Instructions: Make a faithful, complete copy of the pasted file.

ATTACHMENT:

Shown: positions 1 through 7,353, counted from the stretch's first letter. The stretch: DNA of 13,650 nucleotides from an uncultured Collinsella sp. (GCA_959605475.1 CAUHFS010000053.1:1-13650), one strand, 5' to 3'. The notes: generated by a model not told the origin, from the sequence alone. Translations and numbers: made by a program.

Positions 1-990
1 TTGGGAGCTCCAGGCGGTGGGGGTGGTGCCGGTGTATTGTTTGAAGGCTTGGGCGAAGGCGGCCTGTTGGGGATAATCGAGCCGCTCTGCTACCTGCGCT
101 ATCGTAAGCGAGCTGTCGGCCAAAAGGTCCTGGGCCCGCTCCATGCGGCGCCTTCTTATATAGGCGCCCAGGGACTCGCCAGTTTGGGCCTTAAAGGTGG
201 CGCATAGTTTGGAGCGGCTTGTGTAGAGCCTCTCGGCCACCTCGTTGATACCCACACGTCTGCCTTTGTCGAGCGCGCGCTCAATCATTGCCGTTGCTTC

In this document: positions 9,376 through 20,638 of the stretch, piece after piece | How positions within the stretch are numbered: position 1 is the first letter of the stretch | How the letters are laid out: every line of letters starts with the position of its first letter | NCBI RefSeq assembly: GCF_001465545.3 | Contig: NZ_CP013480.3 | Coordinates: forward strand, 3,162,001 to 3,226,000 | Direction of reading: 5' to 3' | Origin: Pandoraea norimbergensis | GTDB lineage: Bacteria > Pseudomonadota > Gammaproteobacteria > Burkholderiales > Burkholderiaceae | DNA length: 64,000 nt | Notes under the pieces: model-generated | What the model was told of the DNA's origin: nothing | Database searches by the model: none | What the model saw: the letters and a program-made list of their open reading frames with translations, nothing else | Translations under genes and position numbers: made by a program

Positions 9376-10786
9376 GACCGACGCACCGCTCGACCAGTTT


Shown: positions 1 through 7,353, counted from the stretch's first letter. The stretch: DNA of 13,650 nucleotides from an uncultured Collinsella sp. (GCA_959605475.1 CAUHFS010000053.1:1-13650), one strand, 5' to 3'. The notes: generated by a model not told the origin, from the sequence alone. Translations and numbers: made by a program.

Positions 1-990
1 TTGGGAGCTCCAGGCGGTGGGGGTGGTGCCGGTGTATTGTTTGAAGGCTTGGGCGAAGGCGGCCTGTTGGGGATAATCGAGCCGCTCTGCTACCTGCGCT
101 ATCGTAAGCGAGCTGTCGGCCAAAAGGTCCTGGGCCCGCTCCATGCGGCGCCTTCTTATATAGGCGCCCAGGGACTCGCCAGTTTGGGCCTTAAAGGTGG
201 CGCATAGTTTGGAGCGGCTTGTGTAGAGCCTCTCGGCCACCTCGTTGATACCCACACGTCTGCCTTTGTCGAGCGCGCGCTCAATCATTGCCGTTGCTTC

In this document: positions 9,376 through 20,638 of the stretch, piece after piece | How positions within the stretch are numbered: position 1 is the first letter of the stretch | How the letters are laid out: every line of letters starts with the position of its first letter | NCBI RefSeq assembly: GCF_001465545.3 | Contig: NZ_CP013480.3 | Coordinates: forward strand, 3,162,001 to 3,226,000 | Direction of reading: 5' to 3' | Origin: Pandoraea norimbergensis | GTDB lineage: Bacteria > Pseudomonadota > Gammaproteobacteria > Burkholderiales > Burkholderiaceae | DNA length: 64,000 nt | Notes under the pieces: model-generated | What the model was told of the DNA's origin: nothing | Database searches by the model: none | What the model saw: the letters and a program-made list of their open reading frames with translations, nothing else | Translations under genes and position numbers: made by a program

Positions 9376-10786
9376 GACCGACGCACCGCTCGACCAGTTT